Research Drivers and Capabilities
When: Thursday, Oct 22, 2020 – 9AM Pacific Time/4PM UTC
What interfaces and capabilities are needed alongside storage fabric to enable data sharing? This seminar will focus on domain examples from partners using the OSN – from the earth sciences to metro science.
Studies of the whole-earth climate record can require petabytes of data. Fusing, storing and accessing such a dataset for exploration of the science and analysis raise a number of issues for both on-premises and cloud based scientific access.
Donald Petravick is a Senior Project Manager at the National Center for Supercomputing Applications. He is the Principal Investigator for the Dark Energy Survey, and a level 3 manager for the CMB-S4 experiment. He also works on Earth Science, and Multi Messenger Astronomy at NCSA.
Geographically distributed sensor systems that include cameras, microphones, and weather and air quality stations can generate such large volumes of data that fast and efficient analysis is best performed by an embedded computer connected directly to the sensor. The NSF-funded Sage project (sagecontinuum.org) will explore new techniques for applying machine learning algorithms to data from such intelligent sensors and then build reusable software that can run programs within the embedded computer and transmit the results over the network to central computer servers. To enable researchers to develop their own AI applications, Sage will also collect "training data" from the sensors at the edge. In this presentation we will explain how the Sage project will rely on the Open Storage Network to transfer, store and share training data and other user-generated scientifc data products (i.e. training labels, models).
Wolfgang Gerlach is a Senior Software Engineer at the University of Chicago with a joint appointment at Argonne National Laboratory. He holds a PhD in bioinformatics and developed his interest in containerized cloud infrastructures and multi-cloud scientific workflows while working for MG-RAST, a web portal for analysis of metagenomic data. Currently, Wolfgang is working on the Sage project, helping to design the cyberinfrastructure of Sage and implementing core software components.
Disasters, whether natural or human-caused, tend to be defined partly by their short time duration and by the crisis environment a disaster evokes. During a disaster there is often a need to access relevant data and information quickly. Additionally, ephemeral data may be generated of relevance to researchers, but at risk of disappearing or becoming hard to find after the crisis has passed. Even after the crisis researchers and decision-makers need to access relevant data that is difficult to find and work with and they often need to integrate disparate data related to a particular event. This use case describes an approach to address these challenges through leveraging the capabilities offered by the RENCI-supported OSN node and the Hurricane’s Matthew and Harvey National Water Model data for North Carolina. We explore nexus and emerging needs for GeoHealth, Infrastructure, Community Readiness and Scalable Governance methods in Open Source development and research. We provide perspectives on how online training programs and hackweek education models can be a design method for improving our information networks and cyberinfrastructure with broad social and environmental implications.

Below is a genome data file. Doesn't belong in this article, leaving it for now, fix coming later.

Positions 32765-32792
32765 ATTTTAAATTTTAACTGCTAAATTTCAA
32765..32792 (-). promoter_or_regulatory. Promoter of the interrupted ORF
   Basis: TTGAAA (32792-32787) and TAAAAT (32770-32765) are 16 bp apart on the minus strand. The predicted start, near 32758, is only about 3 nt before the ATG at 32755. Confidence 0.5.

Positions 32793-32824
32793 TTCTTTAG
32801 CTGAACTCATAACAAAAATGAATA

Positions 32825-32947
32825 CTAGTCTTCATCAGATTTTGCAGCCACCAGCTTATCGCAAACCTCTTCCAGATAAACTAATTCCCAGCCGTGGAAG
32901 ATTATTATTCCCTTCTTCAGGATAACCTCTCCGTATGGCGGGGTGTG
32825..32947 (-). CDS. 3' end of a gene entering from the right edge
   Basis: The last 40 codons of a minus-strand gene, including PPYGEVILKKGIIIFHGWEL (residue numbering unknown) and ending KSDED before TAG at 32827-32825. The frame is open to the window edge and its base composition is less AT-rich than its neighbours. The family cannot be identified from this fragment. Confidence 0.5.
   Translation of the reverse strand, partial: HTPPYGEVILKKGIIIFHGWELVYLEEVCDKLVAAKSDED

Christina Bandaragoda Bio:
Christina Bandaragoda joined the University of Washington in 2013. She received her PhD in Civil & Environmental Engineering, Master’s of Business Administration, and Master’s in Biological & Agricultural Engineering from Utah State University, and a BS from Wheaton College. Prior to obtaining her graduate degrees, she worked in the National Park Service and studied International Development with extensive travel in Asia and the Caribbean. She provides hydrologic modeling services to multi-institutional watershed groups, and maintains professional relationships through sponsored projects with agricultural and tribal science communities in the Pacific Northwest.
Chris Lenhardt Bio:
A research scientist working in the Earth Data Science group at the Renaissance Computing Institute (RENCI), UNC-CH, Chris works at the intersection of information science and environmental science and contributes to a range of projects at RENCI. He currently leads an effort to develop a data distribution hub for the North Carolina Per and Polyfluoroalkyl Substances Testing Testing Network (NCPFAST) and has been collaborating with the co-presenter, Christina Bandaragoda at the University of Washington on the hurricane water quality response projects she leads. Chris’ current research interests include studying the sociotechnical aspects of science cyberinfrastructure and convergence research. Prior work includes positions as the Manager of the Distributed Active Archive Center (DAAC) for Biogeochemical Dynamics at Oak Ridge National Laboratory and Deputy Manager at the Socioeconomic Data and Applications DAAC (SEDAC) at the Center for International Earth Science Information (CIESIN), Columbia University. Both DAACs are NASA-funded archives, part of the Earth Observing Data and Information System.
A concept paper based on the event will be posted before Thanksgiving 2020.